Last year I set out to read 100 books, but I ran out of time and only read 75. So this year, I will read one hundred books. And you're my witness :) The only thing stopping me this year is 9 seasons' worth of Seinfeld episodes- wish me luck!
Tuesday, June 29, 2010
The Scarlet Letter.... Number 40!
The Scarlet Letter by Nathanial Hawthorne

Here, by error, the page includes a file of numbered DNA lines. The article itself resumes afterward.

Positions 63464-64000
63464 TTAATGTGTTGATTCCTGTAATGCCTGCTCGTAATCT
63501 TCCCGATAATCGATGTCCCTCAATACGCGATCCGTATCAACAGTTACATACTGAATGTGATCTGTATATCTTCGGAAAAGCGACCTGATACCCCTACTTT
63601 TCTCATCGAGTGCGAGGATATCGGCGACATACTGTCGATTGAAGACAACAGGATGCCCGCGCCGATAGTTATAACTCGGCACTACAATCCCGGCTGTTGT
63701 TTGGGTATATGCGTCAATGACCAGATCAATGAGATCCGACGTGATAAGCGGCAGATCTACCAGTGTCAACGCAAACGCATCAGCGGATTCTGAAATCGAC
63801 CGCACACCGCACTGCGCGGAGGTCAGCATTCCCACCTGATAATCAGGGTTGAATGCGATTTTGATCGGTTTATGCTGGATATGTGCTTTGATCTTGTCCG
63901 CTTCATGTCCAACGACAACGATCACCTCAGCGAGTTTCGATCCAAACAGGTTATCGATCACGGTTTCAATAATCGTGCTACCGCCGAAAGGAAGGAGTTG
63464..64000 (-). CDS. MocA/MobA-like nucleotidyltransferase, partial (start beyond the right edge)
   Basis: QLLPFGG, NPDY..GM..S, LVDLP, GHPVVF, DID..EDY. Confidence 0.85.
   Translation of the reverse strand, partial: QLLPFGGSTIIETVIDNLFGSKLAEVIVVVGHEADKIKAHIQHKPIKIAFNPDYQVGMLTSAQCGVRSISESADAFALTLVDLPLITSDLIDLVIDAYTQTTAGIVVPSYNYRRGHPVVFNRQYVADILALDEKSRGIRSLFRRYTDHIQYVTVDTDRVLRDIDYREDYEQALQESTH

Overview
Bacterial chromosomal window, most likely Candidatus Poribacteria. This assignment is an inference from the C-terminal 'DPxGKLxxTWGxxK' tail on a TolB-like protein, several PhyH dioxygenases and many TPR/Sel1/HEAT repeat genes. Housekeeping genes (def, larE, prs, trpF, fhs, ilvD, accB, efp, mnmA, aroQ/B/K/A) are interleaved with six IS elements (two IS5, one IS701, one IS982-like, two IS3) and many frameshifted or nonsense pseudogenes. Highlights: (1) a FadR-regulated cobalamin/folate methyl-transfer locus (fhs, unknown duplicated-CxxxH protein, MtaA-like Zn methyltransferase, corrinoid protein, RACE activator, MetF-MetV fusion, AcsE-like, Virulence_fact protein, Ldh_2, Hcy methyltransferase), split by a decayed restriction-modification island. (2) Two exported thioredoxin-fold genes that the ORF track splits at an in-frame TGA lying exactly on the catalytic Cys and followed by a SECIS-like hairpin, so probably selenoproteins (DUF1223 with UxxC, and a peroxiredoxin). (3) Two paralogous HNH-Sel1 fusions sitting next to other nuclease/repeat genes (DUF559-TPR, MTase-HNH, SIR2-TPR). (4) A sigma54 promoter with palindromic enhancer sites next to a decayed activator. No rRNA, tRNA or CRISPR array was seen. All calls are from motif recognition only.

I will admit that I have yet to read many "classics" from America's literature canon. The Scarlet Letter is one of those books that I wasn't force-fed in high school, and I somehow avoided it in ALL of my college lit classes. Instead, I was introduced to Hawthorne by way of "Young Goodman Brown" and "The Birthmark," and "Rappacini's Daughter." These were all incredible short stories that I reccomend to anyone, therefore I was very enthusiastic upon cracking the spine of The Scarlet Letter. Therefore I am a very unsatisfied reader. Hawthorne's short stories are so inspiring and enthralling and then he throws this crock of over-elegant Puritan psychological mind shit our way. I don't mind so much, except that this is how most people are introduced to him. He has, in a sense, put a scarlet letter of B (for boring) on himself to all high school students that are given a copy of The Scarlet Letter to read involuntarily. And then they are unaware that he is actually a pretty good author that writes short stories, not long, tedious, melodramatic ones. Anyway, that's about all i have to say for tonight. Hopefully I can make a change to the high school curricula and give my students "Rappacini's Daughter" rather than The Scarlet Letter and give Hawthorne an updated image to the next generation.